A few years later I moved to Boston. Driving down Massachusetts Avenue, admittedly, I ran a light. A black motorcycle cop flagged me down. He began to curse me out.
“I am going to take your little black motherfucking ass to jail”, he bragged.
He continues to berate me: “I am sick of you fucking thugs.” I interrupted him to explain I really do not know the city well. “Where the fuck are you from?” he demanded.
“I just moved here from New York,” I informed him with a trembling voice.
“What the fuck for?” continuing to belittle me.
“To go to Harvard,” I stated with bowed head and broken spirit.
“Oh,” he responded with consternation. His whole attitude changed. He wrote me a ticket and sent me on my way.
Though I am a fellow with the Fellowship of Reconciliation — the nation’s oldest interfaith peace organization — and served as the leader in the United States peace movement during the second Iraq war, my soul feels riotous as I recount these instances. I was trained in the tradition of nonviolent social resistance at the Highlander Center around the age of Trayvon Martin. This week I have wanted to throw a stone at the televised Zimmerman trial. My tutoring in nonviolent civil disobedience by James Lawson — the architect of the Nashville Civil Rights campaign is bending under the burden of hurt and hate. As pastor, I have preached Jesus is the prince of peace but my spirit yearns for revenge. As a father of black boys, I am afraid and angry at once. Bob Marley’s “Burning and Looting” has become my hymn as of late. Yet my experiences as a black male-bodied person are not the most egregious and the arbitrary policing of black male bodies are not unique to the United States.
During my self-imposed exile in Paris, I witnessed the city of lights set ablaze. The 2005 riots were prompted when youth died as result of being chased by police. Throughout the Paris suburbs, African and Arab youth burned cars and destroyed property. Upon interviewing these young folks, they often noted that they felt persecuted by the “state” and its protectors on a daily basis. While there, I delivered a lecture at the American University in Paris entitled, Les émeutes et Espoir (Riots and Hope). By comparing the plight of French Arabs and Africans to African Americans, I argued that riots were a result of hopelessness in a society that places black bodies in exile. Deploying Dr. Martin Luther King, Jrs’ axiom — riots are the cry of the voiceless — I posited that burning cars were the burning concerns of those who lived on the night side of a society.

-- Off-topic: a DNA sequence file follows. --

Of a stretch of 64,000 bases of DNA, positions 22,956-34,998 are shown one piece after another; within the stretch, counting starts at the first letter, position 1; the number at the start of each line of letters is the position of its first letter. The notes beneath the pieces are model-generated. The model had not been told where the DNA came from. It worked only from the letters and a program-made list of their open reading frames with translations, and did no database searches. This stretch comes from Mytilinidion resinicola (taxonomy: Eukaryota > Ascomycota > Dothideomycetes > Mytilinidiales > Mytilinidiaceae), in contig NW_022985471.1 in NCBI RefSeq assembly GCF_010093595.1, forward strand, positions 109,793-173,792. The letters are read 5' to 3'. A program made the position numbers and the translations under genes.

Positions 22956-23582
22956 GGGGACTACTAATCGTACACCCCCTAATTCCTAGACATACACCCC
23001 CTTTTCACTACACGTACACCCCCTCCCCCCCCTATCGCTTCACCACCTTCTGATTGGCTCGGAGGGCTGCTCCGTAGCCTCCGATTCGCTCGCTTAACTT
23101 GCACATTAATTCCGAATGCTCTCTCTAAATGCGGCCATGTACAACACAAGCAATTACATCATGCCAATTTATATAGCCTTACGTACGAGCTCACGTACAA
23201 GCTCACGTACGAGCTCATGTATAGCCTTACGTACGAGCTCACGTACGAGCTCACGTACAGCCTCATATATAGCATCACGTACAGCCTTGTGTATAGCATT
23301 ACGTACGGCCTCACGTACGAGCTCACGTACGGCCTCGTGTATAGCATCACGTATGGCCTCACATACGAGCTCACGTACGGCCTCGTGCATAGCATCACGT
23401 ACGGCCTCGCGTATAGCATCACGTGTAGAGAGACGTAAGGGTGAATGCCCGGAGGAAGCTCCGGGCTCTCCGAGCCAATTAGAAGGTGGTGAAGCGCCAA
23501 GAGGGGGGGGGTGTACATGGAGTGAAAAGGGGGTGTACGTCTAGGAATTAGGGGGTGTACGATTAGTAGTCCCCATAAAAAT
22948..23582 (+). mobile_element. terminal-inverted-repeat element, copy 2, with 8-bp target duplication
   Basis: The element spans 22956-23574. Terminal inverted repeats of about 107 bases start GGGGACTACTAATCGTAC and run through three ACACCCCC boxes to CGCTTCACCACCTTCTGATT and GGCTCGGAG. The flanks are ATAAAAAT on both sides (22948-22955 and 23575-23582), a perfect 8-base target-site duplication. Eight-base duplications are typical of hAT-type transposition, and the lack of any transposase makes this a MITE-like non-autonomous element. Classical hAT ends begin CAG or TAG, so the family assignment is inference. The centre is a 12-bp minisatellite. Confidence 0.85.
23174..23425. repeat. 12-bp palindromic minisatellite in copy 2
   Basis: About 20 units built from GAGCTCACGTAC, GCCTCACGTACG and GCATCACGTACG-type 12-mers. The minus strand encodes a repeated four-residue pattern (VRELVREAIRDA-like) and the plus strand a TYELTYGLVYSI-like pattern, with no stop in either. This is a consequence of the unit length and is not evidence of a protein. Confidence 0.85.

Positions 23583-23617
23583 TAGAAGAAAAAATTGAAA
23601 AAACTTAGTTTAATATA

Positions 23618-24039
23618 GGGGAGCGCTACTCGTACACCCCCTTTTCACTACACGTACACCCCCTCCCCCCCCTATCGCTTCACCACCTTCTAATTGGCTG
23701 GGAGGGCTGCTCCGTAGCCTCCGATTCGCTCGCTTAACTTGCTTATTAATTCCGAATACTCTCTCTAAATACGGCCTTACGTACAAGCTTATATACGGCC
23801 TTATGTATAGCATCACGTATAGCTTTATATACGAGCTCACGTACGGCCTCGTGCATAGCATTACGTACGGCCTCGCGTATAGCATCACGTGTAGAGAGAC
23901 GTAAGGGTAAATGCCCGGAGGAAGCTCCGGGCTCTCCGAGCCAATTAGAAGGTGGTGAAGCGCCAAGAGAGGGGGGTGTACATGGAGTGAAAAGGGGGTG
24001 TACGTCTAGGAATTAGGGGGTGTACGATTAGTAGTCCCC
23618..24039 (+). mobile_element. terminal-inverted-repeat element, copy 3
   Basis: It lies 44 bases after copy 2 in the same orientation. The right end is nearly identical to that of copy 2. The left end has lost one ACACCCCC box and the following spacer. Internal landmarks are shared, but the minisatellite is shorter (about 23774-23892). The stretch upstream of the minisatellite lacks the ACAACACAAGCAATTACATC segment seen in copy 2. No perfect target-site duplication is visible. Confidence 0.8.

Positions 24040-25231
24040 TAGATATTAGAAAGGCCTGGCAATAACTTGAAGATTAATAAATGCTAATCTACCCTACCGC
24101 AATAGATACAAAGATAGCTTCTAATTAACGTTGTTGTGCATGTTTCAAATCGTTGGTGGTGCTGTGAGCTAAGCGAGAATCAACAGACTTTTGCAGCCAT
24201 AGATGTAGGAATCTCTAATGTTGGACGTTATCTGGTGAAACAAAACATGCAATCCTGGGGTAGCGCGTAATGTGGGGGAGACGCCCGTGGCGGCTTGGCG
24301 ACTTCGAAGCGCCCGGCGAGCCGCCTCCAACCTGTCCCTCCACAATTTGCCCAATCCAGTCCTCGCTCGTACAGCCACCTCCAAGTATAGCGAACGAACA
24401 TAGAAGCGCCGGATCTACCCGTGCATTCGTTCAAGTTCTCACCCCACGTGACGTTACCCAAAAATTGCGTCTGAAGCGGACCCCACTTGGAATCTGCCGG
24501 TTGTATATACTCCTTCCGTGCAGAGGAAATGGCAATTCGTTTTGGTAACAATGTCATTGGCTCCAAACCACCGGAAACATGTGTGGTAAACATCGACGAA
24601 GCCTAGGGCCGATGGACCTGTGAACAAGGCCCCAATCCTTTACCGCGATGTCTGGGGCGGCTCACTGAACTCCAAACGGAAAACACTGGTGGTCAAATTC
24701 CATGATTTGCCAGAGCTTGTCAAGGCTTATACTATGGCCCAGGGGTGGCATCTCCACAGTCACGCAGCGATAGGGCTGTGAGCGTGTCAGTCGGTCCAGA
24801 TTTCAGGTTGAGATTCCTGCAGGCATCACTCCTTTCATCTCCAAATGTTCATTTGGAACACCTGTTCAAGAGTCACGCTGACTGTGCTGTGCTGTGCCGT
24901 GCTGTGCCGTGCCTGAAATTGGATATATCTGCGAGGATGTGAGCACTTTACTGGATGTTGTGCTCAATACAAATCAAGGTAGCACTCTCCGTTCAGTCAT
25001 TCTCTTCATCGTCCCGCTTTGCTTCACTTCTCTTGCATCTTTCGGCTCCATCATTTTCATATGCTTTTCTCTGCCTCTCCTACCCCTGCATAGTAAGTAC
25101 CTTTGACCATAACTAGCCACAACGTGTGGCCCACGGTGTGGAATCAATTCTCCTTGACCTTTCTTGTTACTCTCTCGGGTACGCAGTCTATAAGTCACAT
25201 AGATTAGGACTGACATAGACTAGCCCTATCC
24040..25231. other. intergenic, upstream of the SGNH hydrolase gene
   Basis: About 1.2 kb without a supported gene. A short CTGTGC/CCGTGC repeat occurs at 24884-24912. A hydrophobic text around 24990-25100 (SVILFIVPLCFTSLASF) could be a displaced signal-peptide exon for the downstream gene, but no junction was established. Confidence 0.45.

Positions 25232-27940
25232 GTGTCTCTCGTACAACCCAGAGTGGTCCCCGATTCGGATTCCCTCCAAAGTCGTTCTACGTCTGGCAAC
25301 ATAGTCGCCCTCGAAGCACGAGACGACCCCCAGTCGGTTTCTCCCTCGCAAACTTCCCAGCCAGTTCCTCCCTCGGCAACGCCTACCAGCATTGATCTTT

While interviewing family members and friends of Mark Duggan, this sentiment was expressed in the London Riots of 2011. Duggan’s death at the hands of London Metropolitan Police caused riots throughout England. In London and Paris, I felt an eerie familiarity with their beings. The societies in which we live are prone to police, punish, and pulverize our bodies. These experiences often combined with economic deprivation and social alienation stir the kinds of riotous possibilities that visit me, now. And I am not alone. Black mothers, fathers, and friends are glued to the television and social media — hoping and praying that justice will be served. For the past year or so they have tucked in their children extra tight. Parents will give “the talk” to their boys, ad nausem. “Stay out of trouble”, they will admonish their shining black princes. For many, especially the young and disinherited, their hearts will burn with riotous rage.
Riots initiated by people of color in Western societies are typified by three factors: young alienated ethnic community, a history of police brutality, and a biased criminal justice system in which othered bodies do not receive fair treatment. This powder keg sparked by unjust police or vigilante violence against a member of the ethnic community. All over the world during demonstrations and subsequent riots, congregations of resistance in the church of the public elicit a protest call and response: “What do we want!? Justice! When do we want it!? Now!” Riots are then a response to the unrequited ideals of their nation.
From Rodney King to Mark Duggan to Trayvon Martin, the challenging relationship between police and ethnic communities has erupted in social protest, initially. Trayvon Martin’s killing by George Zimmerman prompted protests all over the country. Clergy preached in hoodies from their pulpits and one congressman read scripture in a hoodie on the House of Representative floor. Rallies were replete with not only hoodie-clad protesters but also many carried bags of skittles and canned ice teas. All in solidarity with Trayvon Martin’s last act of being.